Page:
Community facilities often act as “traffic generators”. Traffic generators are businesses or activities that draw people or other businesses to a given location. Examples include schools, hospitals, recreational and cultural facilities, malls, hotels, big box stores, industrial parks and large office buildings. People tend to visit more than one shop or premises when they’re out, so your business may benefit from locating near traffic generators. The key is to firstly pay special attention to whether your target customers frequent these traffic generators and other businesses in the same area and secondly whether the location of your business makes it easy for customers to drop into your store before or after they visit these other premises.

What else do I need to know about location factors?

The information we’ve provided above is a great start but nothing beats getting out on the ground to really understand what’s going on. Grab a map and a notebook, plan your route and visit the location with the following criteria in mind:

  • Visibility – How visible from the road is the location you are interest in? Are your competitors in the area more visible? Is there an opportunity for your signage to be highly visible to passers-by?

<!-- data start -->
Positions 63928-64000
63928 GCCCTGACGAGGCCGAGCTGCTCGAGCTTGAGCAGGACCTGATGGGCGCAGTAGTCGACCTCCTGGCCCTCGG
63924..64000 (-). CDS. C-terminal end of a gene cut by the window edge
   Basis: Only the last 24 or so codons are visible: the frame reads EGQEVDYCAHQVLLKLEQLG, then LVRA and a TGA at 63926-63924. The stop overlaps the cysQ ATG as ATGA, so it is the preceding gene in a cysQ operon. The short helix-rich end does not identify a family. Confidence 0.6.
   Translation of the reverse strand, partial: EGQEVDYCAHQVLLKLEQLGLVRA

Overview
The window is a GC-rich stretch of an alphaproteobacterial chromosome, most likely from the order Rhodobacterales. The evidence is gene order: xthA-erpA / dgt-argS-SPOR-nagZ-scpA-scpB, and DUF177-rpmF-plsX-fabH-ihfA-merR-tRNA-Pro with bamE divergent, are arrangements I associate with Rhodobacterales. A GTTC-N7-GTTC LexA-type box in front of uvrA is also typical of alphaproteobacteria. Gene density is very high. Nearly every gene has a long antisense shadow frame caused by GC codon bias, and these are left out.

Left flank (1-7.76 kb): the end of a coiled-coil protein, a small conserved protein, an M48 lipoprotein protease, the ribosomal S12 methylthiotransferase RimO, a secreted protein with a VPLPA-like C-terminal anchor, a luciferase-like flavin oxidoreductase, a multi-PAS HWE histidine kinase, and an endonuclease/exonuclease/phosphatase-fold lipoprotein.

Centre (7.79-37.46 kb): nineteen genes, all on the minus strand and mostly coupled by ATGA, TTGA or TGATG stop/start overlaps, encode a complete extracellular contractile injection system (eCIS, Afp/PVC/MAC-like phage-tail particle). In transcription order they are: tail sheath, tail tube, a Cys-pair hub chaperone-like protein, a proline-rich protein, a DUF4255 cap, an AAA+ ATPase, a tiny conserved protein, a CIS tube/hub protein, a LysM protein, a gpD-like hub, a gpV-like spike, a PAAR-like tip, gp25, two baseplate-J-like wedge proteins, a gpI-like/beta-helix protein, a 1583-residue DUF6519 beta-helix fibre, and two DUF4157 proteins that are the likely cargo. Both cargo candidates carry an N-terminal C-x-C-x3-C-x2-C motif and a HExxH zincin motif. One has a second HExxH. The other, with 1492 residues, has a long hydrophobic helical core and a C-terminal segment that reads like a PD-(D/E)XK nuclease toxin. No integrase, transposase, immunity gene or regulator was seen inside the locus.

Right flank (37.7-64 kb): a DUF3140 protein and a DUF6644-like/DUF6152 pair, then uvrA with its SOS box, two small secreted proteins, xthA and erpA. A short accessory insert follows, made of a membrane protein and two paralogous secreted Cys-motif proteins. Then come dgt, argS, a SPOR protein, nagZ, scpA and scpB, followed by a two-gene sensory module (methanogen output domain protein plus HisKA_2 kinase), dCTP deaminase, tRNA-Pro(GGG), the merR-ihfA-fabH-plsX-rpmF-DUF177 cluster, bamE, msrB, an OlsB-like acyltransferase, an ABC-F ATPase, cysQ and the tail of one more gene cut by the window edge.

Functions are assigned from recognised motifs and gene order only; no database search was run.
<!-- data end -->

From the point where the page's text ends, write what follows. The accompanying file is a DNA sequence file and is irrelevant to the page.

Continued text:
• Access – How easy is it to enter and exit the location you’re interested in compared to your competitors? Which locations have the best access and are most convenient for people to visit?
  • Traffic – How busy is the traffic around the site at different times of the day?
  • Traffic generators – Are there any major traffic generators in the surrounding area? Who typically visits the traffic generators and could they be potential customers? What businesses are people also visiting before or after they frequent the traffic generator? Is it convenient for these people to also visit your location?
  • Character of the surrounding area – Does the area appear to be new or old? Is it thriving, run down or improving? Are there vacancies everywhere or are they more common in one particular area? Is the surrounding area known for its crime? Does the image of the area fit the image of your business?
  • Customers – What types of customers are visiting the location? Is the location in a residential area? Are there many workers in the surrounding area? Are there lots of shoppers in the area visiting nearby stores? Does the location attract travellers or commuters from nearby hotels or main roads? What businesses are your target customers currently visiting in the surrounding area?
  • Competitors – What competitors exist nearby? Are they clustered together? What other types of businesses are they located near? How convenient is it to enter and exist their locations? How busy are each of these competitors?

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Sandra Badry
Economic Development Officer